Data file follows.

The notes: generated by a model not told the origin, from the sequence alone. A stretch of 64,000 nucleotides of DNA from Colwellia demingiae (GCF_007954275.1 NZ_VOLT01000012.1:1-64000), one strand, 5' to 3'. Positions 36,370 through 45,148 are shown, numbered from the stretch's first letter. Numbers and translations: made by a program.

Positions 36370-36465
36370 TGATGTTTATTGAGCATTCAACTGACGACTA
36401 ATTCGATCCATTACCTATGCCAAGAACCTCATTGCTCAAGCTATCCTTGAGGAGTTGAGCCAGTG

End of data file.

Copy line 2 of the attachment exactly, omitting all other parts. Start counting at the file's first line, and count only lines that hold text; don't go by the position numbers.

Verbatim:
Positions 36370-36465